The box of pins Senator Shealy keeps in her office.
The Wonder Woman Converse sneakers Senator Shealy wore while campaigning for Senate in 2012.
To the trained eye, fashion boasts more political statements than even a well-attended political rally. Take Wendy Davis’s 11-hour filibuster in the Texas Senate in 2013. Her deliberate choice of shoe incited a viral movement of not only protesters in the streets, but also over 150,000 mentions across social media platforms. Equipped with a pair of comfortable pink trainers, Davis spoke for nearly 11 hours to stall a Republican bill that would have resulted in 37 of the state’s 42 abortion clinics closing. The bill was not passed, and Davis’s filibuster worked.
Davis isn’t alone in her use of fashion to take a political stand. In Washington, House Minority Leader Nancy Pelosi wore four-inch heels to filibuster for more than eight hours straight. Reese Witherspoon and dozens of other celebrities donned all-black in support of the #MeToo Movement.
“You’re giving a message of some sort, no matter what you wear,” said Karen Edwards, a senior instructor in the Department of Retailing at the University of South Carolina.
This idea of conversational fashion, or utilizing a color or accessory to bring an issue to the forefront of discussion, has been a tool women have used dating back to the Women’s Suffrage Movement during the early 1900s. Now, instead of marching for the right to vote wearing white, women can be seen rallying, most notably in the first Women’s March in January 2017, for healthcare and equal pay rights while wearing pink. This national method can be seen locally in South Carolina, too.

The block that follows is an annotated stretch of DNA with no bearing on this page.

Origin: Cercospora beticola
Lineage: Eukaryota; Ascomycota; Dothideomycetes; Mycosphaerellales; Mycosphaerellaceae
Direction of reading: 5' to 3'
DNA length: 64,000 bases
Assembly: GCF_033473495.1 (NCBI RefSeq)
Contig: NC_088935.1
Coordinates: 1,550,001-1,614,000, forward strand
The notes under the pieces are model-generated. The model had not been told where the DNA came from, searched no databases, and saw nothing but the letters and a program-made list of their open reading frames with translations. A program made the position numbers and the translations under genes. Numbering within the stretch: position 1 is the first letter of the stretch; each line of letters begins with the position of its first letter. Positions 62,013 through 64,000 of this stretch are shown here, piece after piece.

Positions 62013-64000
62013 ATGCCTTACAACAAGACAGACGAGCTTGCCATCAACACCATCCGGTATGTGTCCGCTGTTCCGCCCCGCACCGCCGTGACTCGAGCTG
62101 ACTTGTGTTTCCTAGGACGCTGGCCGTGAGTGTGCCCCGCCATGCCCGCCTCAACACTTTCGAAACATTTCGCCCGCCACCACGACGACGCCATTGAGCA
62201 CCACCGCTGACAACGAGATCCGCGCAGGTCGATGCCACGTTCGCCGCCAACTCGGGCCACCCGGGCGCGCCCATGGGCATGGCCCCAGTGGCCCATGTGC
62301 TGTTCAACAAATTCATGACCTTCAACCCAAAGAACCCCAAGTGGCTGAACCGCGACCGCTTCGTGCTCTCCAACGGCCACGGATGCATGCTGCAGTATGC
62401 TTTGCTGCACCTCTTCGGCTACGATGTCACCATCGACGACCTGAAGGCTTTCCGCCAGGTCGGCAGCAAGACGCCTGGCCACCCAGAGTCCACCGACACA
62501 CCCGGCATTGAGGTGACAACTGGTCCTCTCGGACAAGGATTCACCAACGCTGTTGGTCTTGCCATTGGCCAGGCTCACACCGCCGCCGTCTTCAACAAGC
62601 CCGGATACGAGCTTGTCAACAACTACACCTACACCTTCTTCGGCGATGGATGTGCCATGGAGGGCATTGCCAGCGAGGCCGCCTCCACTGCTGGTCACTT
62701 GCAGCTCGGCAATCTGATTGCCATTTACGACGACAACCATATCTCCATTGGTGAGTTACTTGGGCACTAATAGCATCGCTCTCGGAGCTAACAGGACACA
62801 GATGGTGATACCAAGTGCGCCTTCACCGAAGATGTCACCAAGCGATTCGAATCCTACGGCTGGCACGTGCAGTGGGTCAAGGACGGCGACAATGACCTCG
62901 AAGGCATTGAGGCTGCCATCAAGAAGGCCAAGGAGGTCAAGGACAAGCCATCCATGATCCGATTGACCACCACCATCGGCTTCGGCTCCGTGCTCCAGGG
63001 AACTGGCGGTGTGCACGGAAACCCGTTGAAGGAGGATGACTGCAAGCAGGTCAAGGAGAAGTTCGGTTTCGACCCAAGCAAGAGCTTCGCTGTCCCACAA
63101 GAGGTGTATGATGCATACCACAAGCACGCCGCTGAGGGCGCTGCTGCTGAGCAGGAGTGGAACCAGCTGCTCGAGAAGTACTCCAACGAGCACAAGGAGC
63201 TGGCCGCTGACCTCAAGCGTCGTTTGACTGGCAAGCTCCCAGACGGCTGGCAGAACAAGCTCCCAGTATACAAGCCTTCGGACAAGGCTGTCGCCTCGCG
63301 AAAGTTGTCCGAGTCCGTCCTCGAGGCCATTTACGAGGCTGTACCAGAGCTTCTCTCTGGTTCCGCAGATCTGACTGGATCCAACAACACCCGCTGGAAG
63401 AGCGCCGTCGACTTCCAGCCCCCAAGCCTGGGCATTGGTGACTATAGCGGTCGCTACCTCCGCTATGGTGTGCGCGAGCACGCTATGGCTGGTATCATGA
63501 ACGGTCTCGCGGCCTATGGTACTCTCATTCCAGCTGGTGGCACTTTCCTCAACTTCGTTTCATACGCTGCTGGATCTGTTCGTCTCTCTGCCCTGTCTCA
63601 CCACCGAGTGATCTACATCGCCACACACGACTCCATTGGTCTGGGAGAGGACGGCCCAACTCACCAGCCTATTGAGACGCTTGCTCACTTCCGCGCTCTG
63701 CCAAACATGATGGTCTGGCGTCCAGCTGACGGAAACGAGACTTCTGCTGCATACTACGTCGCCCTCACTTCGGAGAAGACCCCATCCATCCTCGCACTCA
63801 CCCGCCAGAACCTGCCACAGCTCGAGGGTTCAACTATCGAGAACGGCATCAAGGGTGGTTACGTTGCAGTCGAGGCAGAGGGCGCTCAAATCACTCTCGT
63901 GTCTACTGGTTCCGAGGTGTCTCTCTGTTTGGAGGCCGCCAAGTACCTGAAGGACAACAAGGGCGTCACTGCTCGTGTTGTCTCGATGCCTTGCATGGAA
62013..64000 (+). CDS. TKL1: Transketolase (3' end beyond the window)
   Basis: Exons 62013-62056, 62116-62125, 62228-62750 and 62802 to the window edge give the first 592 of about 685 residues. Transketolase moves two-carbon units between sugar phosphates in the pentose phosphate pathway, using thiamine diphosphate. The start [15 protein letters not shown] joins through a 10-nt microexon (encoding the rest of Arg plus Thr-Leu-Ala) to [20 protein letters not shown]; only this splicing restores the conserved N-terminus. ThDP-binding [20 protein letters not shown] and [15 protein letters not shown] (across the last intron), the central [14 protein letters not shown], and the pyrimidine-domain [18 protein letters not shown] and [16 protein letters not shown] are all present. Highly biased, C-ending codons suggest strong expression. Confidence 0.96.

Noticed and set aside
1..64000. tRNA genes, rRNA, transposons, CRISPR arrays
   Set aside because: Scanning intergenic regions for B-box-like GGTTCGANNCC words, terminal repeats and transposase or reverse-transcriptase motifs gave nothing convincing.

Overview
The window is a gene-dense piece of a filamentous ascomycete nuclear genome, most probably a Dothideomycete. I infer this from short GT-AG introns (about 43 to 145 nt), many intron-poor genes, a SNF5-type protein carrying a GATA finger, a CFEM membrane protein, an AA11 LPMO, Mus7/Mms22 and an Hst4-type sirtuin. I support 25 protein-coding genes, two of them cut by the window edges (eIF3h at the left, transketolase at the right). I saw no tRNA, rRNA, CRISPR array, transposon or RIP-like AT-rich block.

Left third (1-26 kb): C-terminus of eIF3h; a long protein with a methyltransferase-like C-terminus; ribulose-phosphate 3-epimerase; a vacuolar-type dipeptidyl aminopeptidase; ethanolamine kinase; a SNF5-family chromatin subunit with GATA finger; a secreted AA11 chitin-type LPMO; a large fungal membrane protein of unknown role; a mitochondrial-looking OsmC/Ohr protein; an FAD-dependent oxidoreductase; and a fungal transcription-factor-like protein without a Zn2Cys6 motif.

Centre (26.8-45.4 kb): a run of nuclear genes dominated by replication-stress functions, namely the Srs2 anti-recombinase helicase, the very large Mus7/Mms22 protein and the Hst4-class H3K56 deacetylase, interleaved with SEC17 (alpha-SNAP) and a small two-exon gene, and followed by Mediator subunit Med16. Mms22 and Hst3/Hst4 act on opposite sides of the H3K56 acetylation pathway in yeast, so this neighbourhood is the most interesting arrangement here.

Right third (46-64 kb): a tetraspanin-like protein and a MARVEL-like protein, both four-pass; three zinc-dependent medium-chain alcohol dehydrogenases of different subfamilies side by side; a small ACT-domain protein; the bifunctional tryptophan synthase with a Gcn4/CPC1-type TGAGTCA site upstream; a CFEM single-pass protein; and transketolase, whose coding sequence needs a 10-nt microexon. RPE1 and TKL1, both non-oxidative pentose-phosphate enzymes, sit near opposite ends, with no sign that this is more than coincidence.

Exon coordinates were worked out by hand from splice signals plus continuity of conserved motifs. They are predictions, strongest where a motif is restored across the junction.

“We are going to use anything and everything that we can to make a statement when we feel strongly about something,” said state Rep. Ashley Trantham, R- Greenville.
Most recently, members of the state’s House and Senate wore red on national wear red day, “Go Red For Women,” an initiative spearheaded by the American Heart Association. On the first Friday of February, Columbia Councilwoman Tameika Isaac Devine hosted a press conference to kick off the initiative.
“We actually illuminate City Hall in red lights at night for heart month too,” said Devine, mayor pro tempore and an at-large member. This event and continued support throughout the month have brought more awareness to the issue.
“It’s empowering to see collectively, all of the red or all of the ribbons in one room,” said Lauren Harper, policy and communications advisor to Columbia Mayor Stephen Benjamin. “I think as long as you are able to have a powerful message, a fashion statement can be used as a supplement to the movement to help advance it.”
In addition to wearing a specific color, members of the S.C. House and Senate use political ribbons and pins to strengthen an issue. Sen. Katrina Shealy, R-Lexington, keeps a box full of pins in her office.
“I don’t want to miss the right day,” said Shealy, as she turns over the different pins in that box, finally stopping on a blue pin shaped like a puzzle piece.
“This is for autism, you know Autism Speaks, and this one is for breast cancer, so I have one for everything,” Shealy explained.